October 5, 2004 at 10:25 PM · Weird , Erie. Sort of like looking into an agitated bag of marbles, I take it, save that there is one specific color accented at any one time.

I've never thought of music in terms of color. More of emotion. There's something about the keys of E flat minor and A flat minor which really makes me sad. B minor is nostalgic. D major is bright and happy, etc. Like Mattheson's doctrine of Affections (or whatever it's called).

October 6, 2004 at 02:30 PM · yea i never thought of music in colours before. they dont come naturally before my eyes when i hear music. but thats reallyreally cool. i see more imagery when i hear music.

October 6, 2004 at 09:41 PM · I've heard about that in a class.. You should feel special.. only 1 out of every few thousand people have that trait.

October 6, 2004 at 10:28 PM · Well, I'm glad I'm not the only one that sees colors in such a manner...I thought it was really rather odd of me.

For example:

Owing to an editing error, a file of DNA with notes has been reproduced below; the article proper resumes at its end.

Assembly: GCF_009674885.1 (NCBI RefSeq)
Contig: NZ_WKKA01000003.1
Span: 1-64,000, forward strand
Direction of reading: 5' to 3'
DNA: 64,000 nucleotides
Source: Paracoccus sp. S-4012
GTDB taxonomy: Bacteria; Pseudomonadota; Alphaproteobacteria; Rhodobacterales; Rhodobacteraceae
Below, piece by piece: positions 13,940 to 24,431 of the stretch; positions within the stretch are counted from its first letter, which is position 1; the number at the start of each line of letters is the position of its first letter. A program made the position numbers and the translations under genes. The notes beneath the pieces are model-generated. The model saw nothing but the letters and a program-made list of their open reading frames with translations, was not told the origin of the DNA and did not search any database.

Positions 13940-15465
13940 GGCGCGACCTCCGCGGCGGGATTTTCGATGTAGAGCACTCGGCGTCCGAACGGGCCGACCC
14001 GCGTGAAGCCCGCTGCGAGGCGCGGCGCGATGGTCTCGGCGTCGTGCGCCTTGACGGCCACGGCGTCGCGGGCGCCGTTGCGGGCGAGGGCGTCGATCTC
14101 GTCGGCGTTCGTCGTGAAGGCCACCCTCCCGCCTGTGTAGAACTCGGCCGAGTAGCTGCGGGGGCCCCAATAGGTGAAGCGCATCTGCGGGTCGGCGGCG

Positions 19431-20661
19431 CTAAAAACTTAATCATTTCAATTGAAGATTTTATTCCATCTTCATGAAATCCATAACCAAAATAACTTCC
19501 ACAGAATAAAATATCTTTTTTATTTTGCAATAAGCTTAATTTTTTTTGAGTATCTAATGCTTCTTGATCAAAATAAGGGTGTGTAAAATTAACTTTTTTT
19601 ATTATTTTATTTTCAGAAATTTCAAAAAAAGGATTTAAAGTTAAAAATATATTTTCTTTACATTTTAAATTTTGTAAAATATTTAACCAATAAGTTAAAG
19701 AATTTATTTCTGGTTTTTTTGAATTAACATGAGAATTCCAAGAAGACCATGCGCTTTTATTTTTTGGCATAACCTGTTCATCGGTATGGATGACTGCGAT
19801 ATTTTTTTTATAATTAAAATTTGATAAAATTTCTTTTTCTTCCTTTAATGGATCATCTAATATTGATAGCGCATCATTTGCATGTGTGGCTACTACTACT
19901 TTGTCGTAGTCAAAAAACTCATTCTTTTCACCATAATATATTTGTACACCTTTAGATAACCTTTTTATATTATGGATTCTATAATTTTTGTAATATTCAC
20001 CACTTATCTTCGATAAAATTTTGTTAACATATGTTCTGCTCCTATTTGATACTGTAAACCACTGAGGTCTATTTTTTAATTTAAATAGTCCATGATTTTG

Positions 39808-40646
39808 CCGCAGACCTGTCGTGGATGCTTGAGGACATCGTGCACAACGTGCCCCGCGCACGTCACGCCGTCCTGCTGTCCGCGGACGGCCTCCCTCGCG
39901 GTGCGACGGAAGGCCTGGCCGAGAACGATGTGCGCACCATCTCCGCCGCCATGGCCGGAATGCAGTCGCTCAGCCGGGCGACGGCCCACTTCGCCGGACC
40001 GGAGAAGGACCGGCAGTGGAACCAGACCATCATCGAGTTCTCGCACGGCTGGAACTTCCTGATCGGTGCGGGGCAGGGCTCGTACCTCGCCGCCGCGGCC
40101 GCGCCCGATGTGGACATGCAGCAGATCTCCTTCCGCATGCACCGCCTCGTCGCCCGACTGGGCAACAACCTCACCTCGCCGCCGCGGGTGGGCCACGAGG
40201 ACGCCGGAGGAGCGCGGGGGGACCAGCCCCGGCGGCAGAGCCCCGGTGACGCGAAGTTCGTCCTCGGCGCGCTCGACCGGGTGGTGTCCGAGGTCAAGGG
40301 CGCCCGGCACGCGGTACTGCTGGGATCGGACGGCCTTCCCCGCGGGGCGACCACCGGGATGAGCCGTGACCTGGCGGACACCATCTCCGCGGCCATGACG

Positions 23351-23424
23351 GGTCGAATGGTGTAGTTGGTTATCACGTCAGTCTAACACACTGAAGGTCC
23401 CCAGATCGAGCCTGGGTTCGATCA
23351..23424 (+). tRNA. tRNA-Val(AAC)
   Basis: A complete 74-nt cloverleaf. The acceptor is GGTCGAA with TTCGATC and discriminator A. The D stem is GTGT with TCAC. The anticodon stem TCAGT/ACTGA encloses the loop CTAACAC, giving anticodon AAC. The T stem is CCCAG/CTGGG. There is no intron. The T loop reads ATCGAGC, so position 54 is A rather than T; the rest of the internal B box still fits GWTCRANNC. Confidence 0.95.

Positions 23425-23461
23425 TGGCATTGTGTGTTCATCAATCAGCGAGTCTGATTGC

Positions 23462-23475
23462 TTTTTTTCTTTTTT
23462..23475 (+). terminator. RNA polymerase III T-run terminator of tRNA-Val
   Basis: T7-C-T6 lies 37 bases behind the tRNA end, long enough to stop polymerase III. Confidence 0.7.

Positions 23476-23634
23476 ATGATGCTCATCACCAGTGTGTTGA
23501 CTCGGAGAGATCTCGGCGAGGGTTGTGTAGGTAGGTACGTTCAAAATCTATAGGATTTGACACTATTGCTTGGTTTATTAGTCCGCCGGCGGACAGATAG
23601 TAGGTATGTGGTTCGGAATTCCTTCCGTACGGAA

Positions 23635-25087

G - forest green

A - a copper/gold color

B - deep red

C - a lighter yellow, except on A string I see it more orangey...

D - dark dark purple

E - navy on the D string, silver when it's the...E string....

F - red again

But, following the masses, the colors are lighter as the notes get higher.

I see minor keys in deep colors, major in the brighter colors, but that makes sense to me.

I also see certain notes as a certain gender. Well, that's getting really odd so I'll save those to myself!

October 7, 2004 at 07:04 AM · i see my teacher yelling at me

October 7, 2004 at 10:02 PM · Ha Ha...I don't think I see colours for every single note but when I hear music and close my eyes-I see changing colours swirling about. When it's a happy jolly and high in pitch song it seems to be more yellow in colour, sad or middle pitched seems to be more blue and eerie, creepy greys and browns and blacks.

October 8, 2004 at 07:30 PM · Hey Owen, that's funny so do I! Then I hear myself making excuses :)

November 8, 2004 at 05:55 PM · I cannot say that I've ever actually "painted" with music. When I'm playing, I see the notes...the values, the rhythms. As I play louder, the notes get bigger, & vice versa. I see them envelope the listeners when they are interested, & pass right by them when they are not.

I know...I need help.

November 8, 2004 at 07:12 PM · lol, interesting thread. not at all weird though, lots of people see colors while they're playing. some people are lucky enough to see videos--moving scenes in their heads that they make up to go with the music. an amazing pianist I know sees pictures. I don't see anything.